So, I started writing poems. (I’m too lazy to write stories. I haven’t even gotten last year’s Christmas cards done yet.) I thought, “What do I take for granted on my hike on the Garden Wall?” And I recalled a hike I took on a September day. In the summertime, the mountain goats are ragged and dirty and look like they got out of the barber chair before the job was done. But in September when the air has cooled off, the goats are in full coat, with six or eight inches of beautiful white fur, waiting for the winter to start. So on this day I glanced up the hill, and here was a family of goats in their new white coats, standing against 40 feet of red and orange mountain ash bushes. And I thought, wow. The image imprinted itself on my mind like a photograph. A bunch of years have passed, but it’s still there. And I thought, if that impressed me, what would it do to the people who aren’t used to it?
Walk with me, see the goats, on the mountainside in their new, white coats, standing bright against the sky, looking down on you and I.
I also think of the time I had a party of people out on the Garden Wall, and there were two golden eagles in the sky, way up there at a thousand feet. They plunged past us, down into the valley, then flew up, grabbed onto each other, and tumbled through the sky together.
Walk with me where eagles fly, and tumble wildly through the sky, giving truth to ancient words that sometimes love is for the birds.
And then we have the marmots that stand out there and whistle and warn each other about predators. They are the sentries of the mountains, and their high-pierced, screaming whistles vibrate across the hills. It’s those golden eagles they’re looking for, because they are deadly. And so my group came around the corner, and there was a marmot on a rock, and nothing but his eyeballs were moving because he didn’t want those eagles to see him. All of a sudden, a golden eagle swooped in, looking for a marmot, four feet off the ground, and he flew in our faces and blew our hats off. Seven-foot wingspan at 100 miles an hour and I’ll tell you, he literally blew our hats off.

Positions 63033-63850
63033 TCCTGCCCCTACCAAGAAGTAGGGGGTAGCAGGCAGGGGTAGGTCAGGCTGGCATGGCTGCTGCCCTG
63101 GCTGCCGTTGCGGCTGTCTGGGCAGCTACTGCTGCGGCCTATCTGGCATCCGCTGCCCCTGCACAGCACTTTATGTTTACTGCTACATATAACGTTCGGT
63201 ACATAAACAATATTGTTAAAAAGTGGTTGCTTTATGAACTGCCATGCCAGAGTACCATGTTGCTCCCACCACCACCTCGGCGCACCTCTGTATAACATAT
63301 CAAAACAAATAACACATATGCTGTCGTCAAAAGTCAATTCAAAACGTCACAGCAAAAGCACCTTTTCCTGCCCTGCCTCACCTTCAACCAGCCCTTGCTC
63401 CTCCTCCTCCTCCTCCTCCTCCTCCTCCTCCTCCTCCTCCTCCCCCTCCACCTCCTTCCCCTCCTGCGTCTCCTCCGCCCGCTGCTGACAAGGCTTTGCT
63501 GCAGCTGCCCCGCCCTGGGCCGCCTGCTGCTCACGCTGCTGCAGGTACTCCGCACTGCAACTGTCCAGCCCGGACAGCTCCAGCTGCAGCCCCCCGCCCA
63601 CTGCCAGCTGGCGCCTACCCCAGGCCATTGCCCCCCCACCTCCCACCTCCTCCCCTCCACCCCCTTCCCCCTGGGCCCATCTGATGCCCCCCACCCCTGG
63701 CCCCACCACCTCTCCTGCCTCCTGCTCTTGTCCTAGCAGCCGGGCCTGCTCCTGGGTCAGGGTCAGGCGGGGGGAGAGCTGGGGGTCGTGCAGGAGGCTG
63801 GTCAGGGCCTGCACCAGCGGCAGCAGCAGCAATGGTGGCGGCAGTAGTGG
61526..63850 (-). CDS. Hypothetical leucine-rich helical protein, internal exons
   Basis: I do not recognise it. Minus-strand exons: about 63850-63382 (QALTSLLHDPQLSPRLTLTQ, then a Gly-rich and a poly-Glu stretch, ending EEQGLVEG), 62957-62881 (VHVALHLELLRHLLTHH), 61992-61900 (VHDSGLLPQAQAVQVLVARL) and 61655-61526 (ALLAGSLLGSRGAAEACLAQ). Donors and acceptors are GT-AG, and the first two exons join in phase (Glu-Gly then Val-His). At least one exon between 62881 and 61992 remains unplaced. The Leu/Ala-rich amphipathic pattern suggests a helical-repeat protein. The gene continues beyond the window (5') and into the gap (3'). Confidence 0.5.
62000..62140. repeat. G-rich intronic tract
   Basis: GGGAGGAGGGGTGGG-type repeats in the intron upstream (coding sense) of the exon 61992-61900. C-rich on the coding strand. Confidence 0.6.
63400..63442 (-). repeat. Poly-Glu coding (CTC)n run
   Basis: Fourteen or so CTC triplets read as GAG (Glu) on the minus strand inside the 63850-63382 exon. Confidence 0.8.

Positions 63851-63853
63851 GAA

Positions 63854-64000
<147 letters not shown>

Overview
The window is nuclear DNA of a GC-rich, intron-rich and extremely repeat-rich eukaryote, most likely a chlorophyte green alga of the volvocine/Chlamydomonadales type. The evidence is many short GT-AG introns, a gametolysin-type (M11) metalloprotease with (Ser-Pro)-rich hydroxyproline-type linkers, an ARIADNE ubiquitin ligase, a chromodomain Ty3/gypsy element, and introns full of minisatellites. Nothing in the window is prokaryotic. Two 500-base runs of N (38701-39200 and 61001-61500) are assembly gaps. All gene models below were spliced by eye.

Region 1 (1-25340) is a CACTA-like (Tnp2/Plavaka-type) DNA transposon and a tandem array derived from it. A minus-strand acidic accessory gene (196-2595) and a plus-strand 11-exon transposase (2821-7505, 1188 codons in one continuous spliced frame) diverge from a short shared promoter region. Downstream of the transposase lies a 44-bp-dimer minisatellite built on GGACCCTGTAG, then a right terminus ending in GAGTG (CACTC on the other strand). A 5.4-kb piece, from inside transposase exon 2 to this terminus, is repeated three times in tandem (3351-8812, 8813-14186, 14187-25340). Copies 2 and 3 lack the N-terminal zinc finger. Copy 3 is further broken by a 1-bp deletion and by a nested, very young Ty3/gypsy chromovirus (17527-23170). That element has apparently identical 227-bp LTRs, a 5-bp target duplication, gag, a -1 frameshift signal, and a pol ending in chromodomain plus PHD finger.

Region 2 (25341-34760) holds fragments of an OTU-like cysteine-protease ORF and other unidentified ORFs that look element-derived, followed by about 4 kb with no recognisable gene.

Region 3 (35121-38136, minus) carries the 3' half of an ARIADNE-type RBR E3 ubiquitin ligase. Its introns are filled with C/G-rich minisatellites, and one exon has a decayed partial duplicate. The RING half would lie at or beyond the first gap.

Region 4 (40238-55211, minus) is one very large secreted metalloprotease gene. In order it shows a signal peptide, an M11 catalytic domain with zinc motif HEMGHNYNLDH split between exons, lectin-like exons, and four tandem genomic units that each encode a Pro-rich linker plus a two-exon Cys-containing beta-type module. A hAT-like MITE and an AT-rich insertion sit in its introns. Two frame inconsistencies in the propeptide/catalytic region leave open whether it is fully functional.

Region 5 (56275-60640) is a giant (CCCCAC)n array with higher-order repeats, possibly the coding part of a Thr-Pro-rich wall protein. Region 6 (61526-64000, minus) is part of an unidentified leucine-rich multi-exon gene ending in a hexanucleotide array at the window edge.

Walk with me where the sentries whistle, warns the world of a deadly missile. Not on two legs nor on four, but from the sky with a sudden roar, that takes a life in a single breath, and is gone again on wings of death.
A couple years ago I was standing with a group of visitors on the boardwalk, and we saw this big grizzly coming down the mountainside about a mile away. He lay in the creek for about ten minutes, cooling off, and then he came right at us on the boardwalk. So I started pushing people back, and this man wanted to take pictures, and I said, “There’s a grizzly coming!” And a woman said, “He’s not coming, he’s right behind you!” And I turned around, and there he was, a great, big grizzly bear, acting like we were not in the world, but still getting closer. Finally he looked off to the side, made a big circle around us, got back on the trail, and went to where he was going in the first place. What a once-in-a-lifetime experience to walk with a grizzly bear.